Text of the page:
Search can be computationally intensive. Indeed, search has been the driving force behind many advances in computational efficiency, from MapReduce for distributed indexing to approximate nearest-neighbor methods.
But not all computational investments yields equal return. A search engine has a limited computational budget, so it should allocate that budget wisely to prioritize searcher happiness and business impact.
Here are some recommendations on how to prioritize your investments.
Where to invest more:
- Query understanding. Investing in query understanding offers two advantages. First, the investment is per query, rather than per result, so it doesn’t scale with result set size — and the results are often cacheable. Second, query understanding occurs early in the search processing stack, so it has enormous leverage to improve the search experience. In general, when it’s possible to achieve improvements through query understanding, it’s best to do so there, rather than downstream in retrieval or ranking.
- Autocomplete. Autocomplete isn’t just a way to reduce searcher effort — though that’s certainly one of its benefits. Autocomplete helps searchers express their intent in a way that aligns with query understanding. A good autocomplete system not only reduces searcher effort, but also improves result quality. Providing useful suggestions to searchers as they type is computationally intensive, but the outsized return justifies the investment.
- Relevance. Relevance is the prime directive of search: a search engine should return results that satisfy the searcher’s information need. But relevance is both more and less than ranking. More, because it applies to query understanding and all the results, not just the top-ranked results. Less, because relevance is necessary — but not sufficient — to optimize the search experience. Training a relevance model requires a lot of data and computation, but usually far less than is required for ranking.
- Navigation and refinement. It’s impossible to deliver a perfect result set: improvements in retrieval and ranking reach a point of diminishing return. Navigation and refinement options, such as through faceted search, create opportunities to solicit more signal from the searcher. Searchers don’t like to do extra work, but it’s usually less work to click on refinement options than to paginate through results or come up with different search queries.
Where to invest less:
- Query-dependent ranking factors. Ranking incorporates a blend of query-independent factors, such as popularity and recency, and query-dependent factors, such as the presence of query terms in result fields. Even for sophisticated models, like gradient boosted decision trees and neural networks, the cost tends to be dominated by computing the ranking factors. Query-dependent ranking factors tend to focus on relevance, and an effective relevance model allows ranking to focus on factors that are query-independent — many of which can be computed offline.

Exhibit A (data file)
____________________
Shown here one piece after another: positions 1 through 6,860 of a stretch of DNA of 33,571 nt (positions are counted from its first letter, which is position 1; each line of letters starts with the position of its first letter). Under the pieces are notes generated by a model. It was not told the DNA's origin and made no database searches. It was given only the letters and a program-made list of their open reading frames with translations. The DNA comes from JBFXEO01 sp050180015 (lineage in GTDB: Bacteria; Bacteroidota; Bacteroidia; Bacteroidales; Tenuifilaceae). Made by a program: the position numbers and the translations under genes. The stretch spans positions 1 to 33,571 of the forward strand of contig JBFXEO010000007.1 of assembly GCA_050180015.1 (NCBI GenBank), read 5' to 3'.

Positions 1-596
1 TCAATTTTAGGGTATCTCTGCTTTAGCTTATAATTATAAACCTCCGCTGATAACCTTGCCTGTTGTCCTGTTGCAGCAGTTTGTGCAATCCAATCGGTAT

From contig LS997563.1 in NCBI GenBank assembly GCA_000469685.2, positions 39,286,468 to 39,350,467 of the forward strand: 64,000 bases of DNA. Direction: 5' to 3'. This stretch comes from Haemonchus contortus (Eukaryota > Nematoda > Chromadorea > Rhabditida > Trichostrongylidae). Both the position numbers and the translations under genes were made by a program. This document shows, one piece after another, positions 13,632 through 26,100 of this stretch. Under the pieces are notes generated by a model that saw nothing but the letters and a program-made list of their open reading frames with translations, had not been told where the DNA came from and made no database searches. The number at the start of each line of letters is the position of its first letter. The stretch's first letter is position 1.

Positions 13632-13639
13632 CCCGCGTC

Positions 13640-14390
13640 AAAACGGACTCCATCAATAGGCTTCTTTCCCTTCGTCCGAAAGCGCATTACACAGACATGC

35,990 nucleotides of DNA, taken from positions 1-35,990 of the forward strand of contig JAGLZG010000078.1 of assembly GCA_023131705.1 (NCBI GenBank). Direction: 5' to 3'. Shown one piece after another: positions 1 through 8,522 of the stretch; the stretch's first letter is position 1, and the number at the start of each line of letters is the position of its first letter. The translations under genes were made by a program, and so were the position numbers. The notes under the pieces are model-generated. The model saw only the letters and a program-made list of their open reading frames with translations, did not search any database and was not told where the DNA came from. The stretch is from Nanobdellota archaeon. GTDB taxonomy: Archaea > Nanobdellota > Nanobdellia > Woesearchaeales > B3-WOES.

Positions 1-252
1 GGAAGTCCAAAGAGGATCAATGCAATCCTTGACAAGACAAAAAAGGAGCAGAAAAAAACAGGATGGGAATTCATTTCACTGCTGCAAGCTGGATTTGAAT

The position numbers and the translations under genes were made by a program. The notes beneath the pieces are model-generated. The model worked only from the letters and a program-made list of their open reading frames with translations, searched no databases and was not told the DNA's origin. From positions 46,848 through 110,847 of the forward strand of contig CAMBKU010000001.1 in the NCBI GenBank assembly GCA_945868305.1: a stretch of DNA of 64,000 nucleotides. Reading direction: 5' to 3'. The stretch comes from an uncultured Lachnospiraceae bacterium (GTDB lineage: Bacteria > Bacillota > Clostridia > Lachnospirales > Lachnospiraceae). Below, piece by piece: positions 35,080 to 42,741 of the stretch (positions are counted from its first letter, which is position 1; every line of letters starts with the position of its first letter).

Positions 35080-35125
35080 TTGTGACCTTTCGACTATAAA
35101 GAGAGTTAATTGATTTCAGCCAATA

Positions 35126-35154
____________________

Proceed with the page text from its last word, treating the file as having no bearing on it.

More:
- Scoring large result sets. Scoring every result in a large result set can get very expensive! At the same time, large result sets often come from broad search queries that don’t carry much signal of searcher intent. So don’t overinvest in scoring large result sets, where the return is unlikely to justify the cost. Instead, invest more in navigation and refinement — or on using autocomplete to nudge searchers towards better, more specific queries.
- Personalization. Knowledge about the searcher may help improve query understanding or ranking. But at best personalization offers secondary signals that supplement the query: as with all context, it’s never enough to overcome the query itself as the primary signal. And personalization signals can be very expensive to compute and use, especially if they require a lot of analysis of user behavior or create a complex representation. A little personalization (e.g., recent searches in autocomplete) can be useful, but don’t overinvest in personalization without commensurate return.
- Question answering. Building a system that answers natural language questions can be very exciting, especially to business leaders who don’t appreciate how difficult it is to implement it well. But it tends to have limited value: users still tend to search with keywords (less typing!); question answering systems tend to be brittle beyond the most frequent use cases; and result snippets are often good enough. If you really want to use AI in your search engine, consider applying it to query understanding.
Every search application is unique, so I can’t promise that these specific recommendations are right for your particular needs. But I hope you come away with an appreciation that building a search system requires ruthless prioritization your computational budget.
Balance that budget wisely!